Richardton ethanol plant struggles financiallyBISMARCK (AP) — A financial report filed with the Securities and Exchange Commission shows the Red Trail Energy ethanol plant in Richardton lost $5.4 million last year.
BISMARCK (AP) — A financial report filed with the Securities and Exchange Commission shows the Red Trail Energy ethanol plant in Richardton lost $5.4 million last year.
The report cites lower demand nationwide, saying about 20 percent of domestic ethanol production has been shut down since March.
Red Trail Board Chairman Mike Appert said the Richardton plant’s primary lender, the First National Bank of Omaha, will allow the plant to forgo two payments on its principle in exchange for a higher interest rate on its debt.
Red Trail is not planning at this point to file for Chapter 11 bankruptcy, Appert said.
“We are evaluating, on an ongoing basis, the capacity at which to operate our plant, including possibly shutting down until margins improve,” Red Trail said in its financial report. “At this time, we believe that operating our plant, even at a reduced rate, is a more favorable option than shutting down.”
The plant opened in 2007. It produced nearly 55 million gallons of ethanol last year.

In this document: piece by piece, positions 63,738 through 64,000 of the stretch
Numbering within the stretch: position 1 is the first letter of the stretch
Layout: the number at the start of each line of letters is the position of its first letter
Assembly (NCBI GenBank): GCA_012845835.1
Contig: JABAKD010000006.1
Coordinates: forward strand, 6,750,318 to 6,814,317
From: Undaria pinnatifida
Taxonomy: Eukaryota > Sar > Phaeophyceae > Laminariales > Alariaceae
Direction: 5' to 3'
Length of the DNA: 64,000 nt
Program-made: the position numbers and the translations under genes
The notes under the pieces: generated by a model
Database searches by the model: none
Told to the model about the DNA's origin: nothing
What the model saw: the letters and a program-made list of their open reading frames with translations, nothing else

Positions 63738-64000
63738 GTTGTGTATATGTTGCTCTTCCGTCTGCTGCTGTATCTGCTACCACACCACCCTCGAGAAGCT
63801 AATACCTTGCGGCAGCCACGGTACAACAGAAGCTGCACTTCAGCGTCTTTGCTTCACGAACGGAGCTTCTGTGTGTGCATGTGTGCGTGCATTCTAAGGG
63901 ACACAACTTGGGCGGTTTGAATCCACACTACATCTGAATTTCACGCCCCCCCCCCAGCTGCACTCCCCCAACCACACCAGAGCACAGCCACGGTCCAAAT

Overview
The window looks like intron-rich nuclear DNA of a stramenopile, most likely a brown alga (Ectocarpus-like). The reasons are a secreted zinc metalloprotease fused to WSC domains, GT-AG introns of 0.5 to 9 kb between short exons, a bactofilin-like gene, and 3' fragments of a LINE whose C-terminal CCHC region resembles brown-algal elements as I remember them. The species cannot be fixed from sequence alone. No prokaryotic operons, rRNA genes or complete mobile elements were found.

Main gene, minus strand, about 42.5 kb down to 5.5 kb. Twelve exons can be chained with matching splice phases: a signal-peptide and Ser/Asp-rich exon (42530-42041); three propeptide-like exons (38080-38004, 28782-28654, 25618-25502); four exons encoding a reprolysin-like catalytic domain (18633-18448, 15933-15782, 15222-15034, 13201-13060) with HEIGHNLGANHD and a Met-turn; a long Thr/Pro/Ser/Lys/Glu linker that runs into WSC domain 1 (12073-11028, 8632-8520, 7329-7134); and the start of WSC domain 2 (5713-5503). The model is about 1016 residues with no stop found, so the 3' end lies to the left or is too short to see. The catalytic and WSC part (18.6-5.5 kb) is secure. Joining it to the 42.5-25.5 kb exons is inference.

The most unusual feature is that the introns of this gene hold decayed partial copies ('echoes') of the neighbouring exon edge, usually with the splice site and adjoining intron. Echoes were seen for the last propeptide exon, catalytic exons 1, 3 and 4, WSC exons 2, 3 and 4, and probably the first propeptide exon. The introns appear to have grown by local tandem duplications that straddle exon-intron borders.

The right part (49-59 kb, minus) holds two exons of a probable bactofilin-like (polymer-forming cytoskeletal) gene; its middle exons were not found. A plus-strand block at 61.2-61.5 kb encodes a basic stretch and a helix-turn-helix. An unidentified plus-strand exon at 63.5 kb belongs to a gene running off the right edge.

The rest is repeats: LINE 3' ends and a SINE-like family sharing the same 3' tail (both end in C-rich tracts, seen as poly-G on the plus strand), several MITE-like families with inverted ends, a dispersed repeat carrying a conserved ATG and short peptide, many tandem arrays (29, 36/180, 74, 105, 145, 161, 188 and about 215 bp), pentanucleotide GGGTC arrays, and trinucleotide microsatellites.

“It’s been ugly,” Appert said of the financial situation. The board met Thursday in Bismarck to discuss the company’s finances.
The first half of 2008 saw a $7.8 million gain for Red Trail as prices increased for corn and for ethanol, the financial report said. But corn prices fell during the last half of the year and Red Trail’s contracts with corn suppliers, which are based on fixed prices, suddenly were valued more than the price of corn, Appert said. It led to a $13.2 million loss.
“We anticipate that, unless market conditions improve, more plants will shut down or slow down which we believe should eventually lead to higher ethanol prices,” the company said in its report to the SEC.
Mick Miller, the president of Red Trail Energy, plans to resign from that job June 15. Appert said Miller’s decision to step down was a personal choice, unrelated to the financial status of the company. He said Miller plans to go into the ethanol business with his brother.
Miller will be succeeded by Gerald Bachmeier, the ethanol plant’s largest shareholder as well as the current manager of Red Trail’s management company, Minnesota-based Greenway Consulting.
Matt Hartwig, a spokesman for the Washington, D.C., based Renewable Fuel Association, said 24 of the 196 ethanol plants in the United States have stopped production due to the economic slump, after record ethanol industry growth over the past decade.
“We will produce more ethanol in 2009 than we did in 2008,” Hartwig said. “But the kind of growth we saw — that’s not necessarily sustainable in any industry in the long term.”